CARSON CITY — Robert Uithoven knew election night was lost for Republicans just after 11 p.m.
That was when Clark County, Nevada’s largest urban hub and Democratic voter stronghold, posted its first batch of election results.
The numbers were jarring for Republicans: Nearly every statewide GOP candidate trailed in Clark County by double digits. Uithoven, political consultant for Republican governor candidate Adam Laxalt, knew there weren’t enough votes left to count to make up the difference.
“We won rural Nevada by more than 50,000 votes. But we lost Clark by more than 80,000, and you can’t overcome that,” Uithoven said last week.
In the days and weeks since that night, Uithoven and other Republican candidates, officials and consultants have repeatedly asked the same question: What happened?
The party felt bullish going into the Nov. 6 election. Midterm elections had historically been kind to to the GOP, which had helped the party maintain control of Nevada’s Governor’s Mansion for two decades.
And this year, the Republican National Committee had made an unprecedented investment in the Silver State in hopes of batting back the Harry Reid machine and defying a national Democratic wave.
But by the morning of Nov. 7, few of the party’s torchbearers were victiorious.
Laxalt, the Nevada political legacy seen as a rising national GOP star, fell to Democratic Clark County Commissioner Steve Sisolak. And Dean Heller, who had never lost a race in his 30-year political career, was unseated by a candidate whose name was barely a whisper in political circles three years ago in Democrat Jacky Rosen.
Democrats also strengthened their control of the Legislature, coming just 24 votes shy of having a supermajority in both houses.
What exactly went wrong for Republicans is up for debate, with explanations for the walloping varying from poor messaging to shifting demographics in the state and the ever-present “Trump factor.”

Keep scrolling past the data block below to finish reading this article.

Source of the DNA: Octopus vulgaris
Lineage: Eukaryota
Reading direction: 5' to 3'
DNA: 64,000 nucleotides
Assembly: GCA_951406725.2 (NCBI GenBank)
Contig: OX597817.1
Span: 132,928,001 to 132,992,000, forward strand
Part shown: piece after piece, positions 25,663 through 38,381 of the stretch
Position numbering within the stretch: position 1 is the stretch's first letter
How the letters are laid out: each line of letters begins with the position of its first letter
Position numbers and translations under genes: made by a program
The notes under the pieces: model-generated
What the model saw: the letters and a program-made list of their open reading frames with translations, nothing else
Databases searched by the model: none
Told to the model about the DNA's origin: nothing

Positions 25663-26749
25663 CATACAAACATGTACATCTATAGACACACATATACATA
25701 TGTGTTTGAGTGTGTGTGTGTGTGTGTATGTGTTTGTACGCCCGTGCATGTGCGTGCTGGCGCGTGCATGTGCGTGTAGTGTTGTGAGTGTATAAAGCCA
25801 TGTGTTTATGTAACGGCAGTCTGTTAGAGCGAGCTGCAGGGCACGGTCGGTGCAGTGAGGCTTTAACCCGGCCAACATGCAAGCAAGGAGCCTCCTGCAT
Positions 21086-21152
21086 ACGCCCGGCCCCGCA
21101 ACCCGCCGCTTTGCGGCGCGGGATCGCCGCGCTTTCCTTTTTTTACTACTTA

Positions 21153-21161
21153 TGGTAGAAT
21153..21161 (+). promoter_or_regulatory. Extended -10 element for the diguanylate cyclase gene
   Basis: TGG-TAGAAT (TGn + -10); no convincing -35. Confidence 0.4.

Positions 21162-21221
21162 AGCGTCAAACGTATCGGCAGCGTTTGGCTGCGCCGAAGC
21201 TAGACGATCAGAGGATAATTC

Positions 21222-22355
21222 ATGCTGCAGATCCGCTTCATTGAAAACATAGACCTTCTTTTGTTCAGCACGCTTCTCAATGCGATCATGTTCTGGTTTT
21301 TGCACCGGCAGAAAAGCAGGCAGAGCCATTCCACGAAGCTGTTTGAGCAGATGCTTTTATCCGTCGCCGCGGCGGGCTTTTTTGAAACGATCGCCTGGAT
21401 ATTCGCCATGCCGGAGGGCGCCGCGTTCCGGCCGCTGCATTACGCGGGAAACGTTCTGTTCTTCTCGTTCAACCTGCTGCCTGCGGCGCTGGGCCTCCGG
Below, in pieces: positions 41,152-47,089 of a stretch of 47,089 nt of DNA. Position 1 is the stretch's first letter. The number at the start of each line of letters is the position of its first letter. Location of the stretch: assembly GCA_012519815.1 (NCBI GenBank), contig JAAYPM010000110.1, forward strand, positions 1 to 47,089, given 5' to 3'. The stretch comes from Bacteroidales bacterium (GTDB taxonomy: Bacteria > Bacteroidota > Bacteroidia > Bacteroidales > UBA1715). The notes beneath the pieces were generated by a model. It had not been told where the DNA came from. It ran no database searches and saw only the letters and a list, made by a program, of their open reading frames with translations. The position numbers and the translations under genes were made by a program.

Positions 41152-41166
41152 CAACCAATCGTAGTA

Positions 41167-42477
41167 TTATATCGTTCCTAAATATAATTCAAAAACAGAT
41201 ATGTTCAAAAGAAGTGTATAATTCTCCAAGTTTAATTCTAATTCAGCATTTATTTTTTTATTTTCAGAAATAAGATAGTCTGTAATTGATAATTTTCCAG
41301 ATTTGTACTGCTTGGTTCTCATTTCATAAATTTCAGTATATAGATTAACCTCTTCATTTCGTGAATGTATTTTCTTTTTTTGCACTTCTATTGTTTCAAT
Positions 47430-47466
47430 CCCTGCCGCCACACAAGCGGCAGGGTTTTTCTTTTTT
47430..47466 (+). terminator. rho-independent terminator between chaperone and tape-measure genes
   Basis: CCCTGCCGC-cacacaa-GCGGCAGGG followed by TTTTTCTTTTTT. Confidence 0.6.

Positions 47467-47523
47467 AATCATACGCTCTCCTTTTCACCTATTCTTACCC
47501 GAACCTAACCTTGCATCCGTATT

The state party is working with the Republican National Committee on a postmortem to analyze the losses, and Assembly Republican leader Jim Wheeler said he is soliciting information from consultants and candidates for the same purpose.
But Wheeler, R-Minden, offered a simple explanation.
“We got our a— kicked, that simple,” he said.
Nevada no longer purple?
To Uithoven and others like longtime Republican consultant Sig Rogich, the losses come down to simple arithmetic.
“I really think the lean is strong-blue right now,” Rogich said.
In the decade or so before the 2008 election, the number of registered Republicans and Democrats in Nevada was always relatively close. But 2008 and the Harry Reid machine altered the landscape significantly, as Democrats went into that election with 100,000 more registered voters than Republicans.
The number has varied election-to-election since then, but that Democratic registration lean has been the norm in Nevada ever since. And while the RNC and state Republican Party focused much of their efforts on trying to close the gap, their efforts fell short, and Democrats took a roughly 75,000 voter advantage into this year’s midterms.
“When you start voting, and the scoreboard is 75,000 to zero, you need better-than-equal turnout. Otherwise they’ll win,” Uithoven said.
Wheeler pointed to the state Assembly District 31 race between Republican Jill Dickman and incumbent Democrat Skip Daly. Republicans in that district outnumber Democrats by more than 2,300, but Dickman lost by 3 percentage points.
The overall results have Republicans wondering whether 2018 represents a turning point in which Nevada sheds its label as a purple swing state status in favor of a darker shade of blue.
“I worry now that we can become a noncompetitive state,” Uithoven said. “We are certainly blue and not purple, as far as our elected representation.”
Compounding the problem for Republicans has been the ever-growing group of unaffiliated voters. Since 2008, the raw number of nonpartisan voters in the state has nearly doubled, and they now represent more than one-fifth of Nevada’s registered voters, creating a key voting bloc that each side must court.
And to longtime Democratic consultant Billy Vassiliadis, that growing group should send a message to both sides of the aisle.
“If I was both parties, I would probably be keeping an eye on the increasing nonpartisan registration and the increasing disgruntlement with partisan politics,” Vassiliadis said.